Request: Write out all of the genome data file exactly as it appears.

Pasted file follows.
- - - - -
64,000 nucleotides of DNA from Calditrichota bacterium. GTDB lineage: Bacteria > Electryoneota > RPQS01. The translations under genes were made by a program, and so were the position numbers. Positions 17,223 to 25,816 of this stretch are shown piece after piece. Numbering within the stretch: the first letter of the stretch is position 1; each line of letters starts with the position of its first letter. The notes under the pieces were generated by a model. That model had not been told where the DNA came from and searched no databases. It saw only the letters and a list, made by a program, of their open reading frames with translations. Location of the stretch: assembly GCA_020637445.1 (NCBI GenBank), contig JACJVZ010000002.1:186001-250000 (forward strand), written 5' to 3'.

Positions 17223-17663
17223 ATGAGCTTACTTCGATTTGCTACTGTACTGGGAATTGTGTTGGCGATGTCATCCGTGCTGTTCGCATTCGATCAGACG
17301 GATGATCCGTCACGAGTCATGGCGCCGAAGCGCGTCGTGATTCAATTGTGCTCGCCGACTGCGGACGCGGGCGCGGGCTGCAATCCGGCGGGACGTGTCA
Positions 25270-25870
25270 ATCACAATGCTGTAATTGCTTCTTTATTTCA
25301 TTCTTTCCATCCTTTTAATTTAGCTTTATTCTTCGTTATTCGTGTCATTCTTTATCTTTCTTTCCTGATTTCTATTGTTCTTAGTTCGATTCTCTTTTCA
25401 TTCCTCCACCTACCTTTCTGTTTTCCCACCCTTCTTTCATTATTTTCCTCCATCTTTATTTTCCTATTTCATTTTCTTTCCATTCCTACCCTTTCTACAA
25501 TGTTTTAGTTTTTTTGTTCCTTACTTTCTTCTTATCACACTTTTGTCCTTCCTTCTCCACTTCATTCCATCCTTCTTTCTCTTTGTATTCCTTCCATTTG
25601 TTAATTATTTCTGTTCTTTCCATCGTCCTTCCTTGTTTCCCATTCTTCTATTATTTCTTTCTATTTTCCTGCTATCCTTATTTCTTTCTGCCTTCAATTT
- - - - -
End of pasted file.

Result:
64,000 nucleotides of DNA from Calditrichota bacterium. GTDB lineage: Bacteria > Electryoneota > RPQS01. The translations under genes were made by a program, and so were the position numbers. Positions 17,223 to 25,816 of this stretch are shown piece after piece. Numbering within the stretch: the first letter of the stretch is position 1; each line of letters starts with the position of its first letter. The notes under the pieces were generated by a model. That model had not been told where the DNA came from and searched no databases. It saw only the letters and a list, made by a program, of their open reading frames with translations. Location of the stretch: assembly GCA_020637445.1 (NCBI GenBank), contig JACJVZ010000002.1:186001-250000 (forward strand), written 5' to 3'.

Positions 17223-17663
17223 ATGAGCTTACTTCGATTTGCTACTGTACTGGGAATTGTGTTGGCGATGTCATCCGTGCTGTTCGCATTCGATCAGACG
17301 GATGATCCGTCACGAGTCATGGCGCCGAAGCGCGTCGTGATTCAATTGTGCTCGCCGACTGCGGACGCGGGCGCGGGCTGCAATCCGGCGGGACGTGTCA
Positions 25270-25870
25270 ATCACAATGCTGTAATTGCTTCTTTATTTCA
25301 TTCTTTCCATCCTTTTAATTTAGCTTTATTCTTCGTTATTCGTGTCATTCTTTATCTTTCTTTCCTGATTTCTATTGTTCTTAGTTCGATTCTCTTTTCA
25401 TTCCTCCACCTACCTTTCTGTTTTCCCACCCTTCTTTCATTATTTTCCTCCATCTTTATTTTCCTATTTCATTTTCTTTCCATTCCTACCCTTTCTACAA
25501 TGTTTTAGTTTTTTTGTTCCTTACTTTCTTCTTATCACACTTTTGTCCTTCCTTCTCCACTTCATTCCATCCTTCTTTCTCTTTGTATTCCTTCCATTTG
25601 TTAATTATTTCTGTTCTTTCCATCGTCCTTCCTTGTTTCCCATTCTTCTATTATTTCTTTCTATTTTCCTGCTATCCTTATTTCTTTCTGCCTTCAATTT